Prix de Diane Longines
Author: Anna Vu
12:00AM, Oct 20, 2014
Chantilly plays host to the annual Prix de Diane Longines,
the world's most prestigious racing event for fillies and the
ultimate celebration of elegance. Anna Vu goes
Once upon a time a prince built the grandest stables he could imagine. It wasn't just that Louis-Henri, Duc de Bourbon and seventh prince of Condé, liked horses. He was convinced he would be reincarnated as one, and so spared no expense in this life. His Grandes Écuries, The Great Stables of the Princes of Condé, were 186 metres long, housing 240 horses and up to 500 hounds, which were dispatched on daily hunts. Built in 1719, the stables were crowned by a monumental dome soaring 28 metres, beneath which the prince would entertain lavishly to the sound of hunting horns. Louis XV, the future tsar Paul I and Frederic II of Prussia all sat down to supper here.
The stables are now open to the public as the Living Museum of the Horse, but tonight I'll dine here royally with Kate Winslet, for the gala dinner of the Longines Ladies Awards as part of the annual flurry of equine celebration staged by the Swiss watch company. More than a whiff of fairytale clings to the stables, even without the presence of Winslet. This is a setting that is perfectly befitting of the prestigious occasion - which honours the achievements of women who have dedicated their lives to the equestrian world.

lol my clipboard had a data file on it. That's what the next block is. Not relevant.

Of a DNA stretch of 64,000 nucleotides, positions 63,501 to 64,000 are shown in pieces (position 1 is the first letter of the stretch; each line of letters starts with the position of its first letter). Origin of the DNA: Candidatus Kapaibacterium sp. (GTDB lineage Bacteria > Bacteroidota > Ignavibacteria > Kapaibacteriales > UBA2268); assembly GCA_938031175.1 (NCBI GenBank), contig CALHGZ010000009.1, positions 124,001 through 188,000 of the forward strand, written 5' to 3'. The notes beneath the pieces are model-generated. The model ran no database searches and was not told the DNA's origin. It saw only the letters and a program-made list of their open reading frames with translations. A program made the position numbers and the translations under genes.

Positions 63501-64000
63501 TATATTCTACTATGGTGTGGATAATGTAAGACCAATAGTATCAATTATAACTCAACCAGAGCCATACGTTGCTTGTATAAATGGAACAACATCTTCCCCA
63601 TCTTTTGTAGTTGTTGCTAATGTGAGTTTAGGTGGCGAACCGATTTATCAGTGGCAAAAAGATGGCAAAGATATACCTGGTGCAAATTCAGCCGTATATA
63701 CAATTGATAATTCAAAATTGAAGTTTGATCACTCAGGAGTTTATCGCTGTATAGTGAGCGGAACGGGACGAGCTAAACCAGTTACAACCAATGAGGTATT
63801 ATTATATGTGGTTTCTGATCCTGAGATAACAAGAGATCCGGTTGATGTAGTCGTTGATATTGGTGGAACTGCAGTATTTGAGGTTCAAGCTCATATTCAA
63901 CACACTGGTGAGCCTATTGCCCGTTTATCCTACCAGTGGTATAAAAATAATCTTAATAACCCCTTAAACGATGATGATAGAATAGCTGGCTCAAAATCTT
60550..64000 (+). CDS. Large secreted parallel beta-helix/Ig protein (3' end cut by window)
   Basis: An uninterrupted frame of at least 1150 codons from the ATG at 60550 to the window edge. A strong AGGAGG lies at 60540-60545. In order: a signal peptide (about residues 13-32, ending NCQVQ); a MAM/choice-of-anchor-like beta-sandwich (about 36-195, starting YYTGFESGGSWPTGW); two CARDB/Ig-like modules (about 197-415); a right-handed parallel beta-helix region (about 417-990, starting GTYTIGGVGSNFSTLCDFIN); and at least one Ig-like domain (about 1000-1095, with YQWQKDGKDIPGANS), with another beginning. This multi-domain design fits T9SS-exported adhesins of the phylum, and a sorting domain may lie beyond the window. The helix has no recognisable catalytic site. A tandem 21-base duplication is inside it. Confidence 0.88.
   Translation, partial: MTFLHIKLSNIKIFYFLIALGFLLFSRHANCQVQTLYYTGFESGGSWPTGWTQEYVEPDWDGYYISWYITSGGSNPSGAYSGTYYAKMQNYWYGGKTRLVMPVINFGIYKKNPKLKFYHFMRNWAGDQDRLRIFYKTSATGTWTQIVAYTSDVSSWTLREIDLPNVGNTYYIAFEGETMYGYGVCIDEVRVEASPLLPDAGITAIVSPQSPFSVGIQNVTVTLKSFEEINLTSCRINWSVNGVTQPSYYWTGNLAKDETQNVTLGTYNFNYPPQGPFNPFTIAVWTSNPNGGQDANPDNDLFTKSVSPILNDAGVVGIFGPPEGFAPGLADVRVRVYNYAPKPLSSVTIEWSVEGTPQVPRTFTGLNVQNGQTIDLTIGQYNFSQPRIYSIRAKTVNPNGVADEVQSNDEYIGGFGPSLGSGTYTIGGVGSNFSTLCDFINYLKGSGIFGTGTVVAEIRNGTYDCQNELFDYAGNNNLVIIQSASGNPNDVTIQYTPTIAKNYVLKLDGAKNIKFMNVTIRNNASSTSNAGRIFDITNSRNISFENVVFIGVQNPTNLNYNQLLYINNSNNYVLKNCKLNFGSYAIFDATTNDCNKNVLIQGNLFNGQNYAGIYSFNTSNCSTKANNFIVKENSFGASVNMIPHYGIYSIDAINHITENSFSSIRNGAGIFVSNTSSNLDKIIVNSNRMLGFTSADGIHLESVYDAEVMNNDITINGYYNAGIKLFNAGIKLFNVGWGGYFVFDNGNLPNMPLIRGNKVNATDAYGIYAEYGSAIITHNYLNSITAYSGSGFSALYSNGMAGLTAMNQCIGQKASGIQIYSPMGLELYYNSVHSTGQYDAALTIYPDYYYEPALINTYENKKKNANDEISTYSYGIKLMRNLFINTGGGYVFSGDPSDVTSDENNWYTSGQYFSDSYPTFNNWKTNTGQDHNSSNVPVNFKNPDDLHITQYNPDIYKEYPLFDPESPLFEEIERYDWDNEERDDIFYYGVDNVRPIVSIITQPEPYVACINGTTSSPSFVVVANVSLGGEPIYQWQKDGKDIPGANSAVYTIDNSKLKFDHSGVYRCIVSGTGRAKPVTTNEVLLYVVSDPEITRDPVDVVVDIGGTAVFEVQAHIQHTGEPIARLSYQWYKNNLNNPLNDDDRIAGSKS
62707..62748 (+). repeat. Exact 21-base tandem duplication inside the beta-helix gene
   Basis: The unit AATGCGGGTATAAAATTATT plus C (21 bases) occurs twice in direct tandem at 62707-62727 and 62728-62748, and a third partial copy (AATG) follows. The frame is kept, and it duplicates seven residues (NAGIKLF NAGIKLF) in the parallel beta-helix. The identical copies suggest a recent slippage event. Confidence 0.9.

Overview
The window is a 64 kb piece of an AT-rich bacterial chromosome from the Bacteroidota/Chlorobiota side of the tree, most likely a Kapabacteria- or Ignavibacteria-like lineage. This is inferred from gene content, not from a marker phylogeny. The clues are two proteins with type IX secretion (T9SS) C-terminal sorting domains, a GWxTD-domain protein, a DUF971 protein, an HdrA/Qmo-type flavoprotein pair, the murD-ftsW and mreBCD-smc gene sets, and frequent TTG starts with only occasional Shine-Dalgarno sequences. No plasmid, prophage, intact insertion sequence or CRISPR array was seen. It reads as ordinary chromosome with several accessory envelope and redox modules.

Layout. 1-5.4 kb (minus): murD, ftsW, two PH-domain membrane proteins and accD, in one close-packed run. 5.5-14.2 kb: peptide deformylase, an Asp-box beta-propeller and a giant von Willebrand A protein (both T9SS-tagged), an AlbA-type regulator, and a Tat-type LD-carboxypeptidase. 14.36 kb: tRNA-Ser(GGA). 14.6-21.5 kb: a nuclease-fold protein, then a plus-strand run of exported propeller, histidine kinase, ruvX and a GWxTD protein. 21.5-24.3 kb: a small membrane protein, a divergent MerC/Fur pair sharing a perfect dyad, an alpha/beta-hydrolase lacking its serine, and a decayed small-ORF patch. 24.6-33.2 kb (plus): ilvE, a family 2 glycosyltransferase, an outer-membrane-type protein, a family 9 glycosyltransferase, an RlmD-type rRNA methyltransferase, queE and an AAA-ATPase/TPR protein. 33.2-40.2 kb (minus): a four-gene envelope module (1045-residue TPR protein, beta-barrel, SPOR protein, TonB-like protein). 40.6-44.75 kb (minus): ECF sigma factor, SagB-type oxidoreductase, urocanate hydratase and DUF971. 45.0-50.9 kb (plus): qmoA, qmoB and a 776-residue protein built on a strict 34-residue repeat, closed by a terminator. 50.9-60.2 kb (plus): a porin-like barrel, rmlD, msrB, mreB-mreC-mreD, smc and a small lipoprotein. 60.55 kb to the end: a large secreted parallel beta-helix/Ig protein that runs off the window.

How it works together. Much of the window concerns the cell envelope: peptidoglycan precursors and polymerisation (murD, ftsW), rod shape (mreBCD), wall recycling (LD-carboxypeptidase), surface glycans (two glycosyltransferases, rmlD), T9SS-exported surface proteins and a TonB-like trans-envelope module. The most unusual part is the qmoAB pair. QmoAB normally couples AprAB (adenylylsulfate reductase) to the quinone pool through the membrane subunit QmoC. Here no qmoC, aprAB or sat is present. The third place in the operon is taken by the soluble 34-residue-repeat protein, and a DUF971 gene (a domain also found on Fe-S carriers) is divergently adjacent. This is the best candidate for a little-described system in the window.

Though only 30 minutes' drive north of Charles de Gaulle Airport and within the Paris metropolitan area, we're deep in the Chantilly Forest. And within that forest is the Château de Chantilly, a pile so grand that the Grand Stables are dwarfed beside it. The original mansion was destroyed in the French Revolution and rebuilt in the late 19th century; this incarnation is a museum with a collection of pre-1850 paintings eclipsed only by that in the Louvre.
For the moment, though, all eyes are on horses and hats at a racecourse built by Louis-Henri beside his Great Stables. One of the highlights of Chantilly's summer racing season is the Prix de Diane Longines, the world's top race for fillies, when the parterres and gardens of Château de Chantilly are transformed by racegoers bearing les pique-niques and hats, bien sur. As Longines' Ambassador of Elegance, "Princess Kate" is here to help judge the Mademoiselle Diane par Longines award for elegance on the field. (Some of the startling, though unsuccessful, candidates wore a tree-like hat of branches and leaves, and an American-Indian headdress of feathers.)
In little more than two minutes of racing the 165th Prix de Diane Longines was won by Grégory Benoist on Avenir Certain, taking a share of the one million euros in prize money. The sun shone, Winslet sparkled, the Champagne flowed. The Prince of Condé, perhaps in his heavenly stable, would be pleased.
Tiara Château Hôtel Mont Royal Chantilly
Located only 15 kilometres from Charles de Gaulle Airport, this is a contemporary château experience in the lush, tranquil Chantilly Forest. Rooms from $357 per night. Route de Plailly, 60520 La Chapelle en Serval.
Domaine de Chantilly is open daily except Tuesdays, and comprises The Condé Museum in the château, The Horse Museum and The Gardens & the Park; a combined adult entry ticket costs $30 or $43 with a horse show. The château is 40 kilometres from Paris; trains from Paris's Gare du Nord take 24 minutes.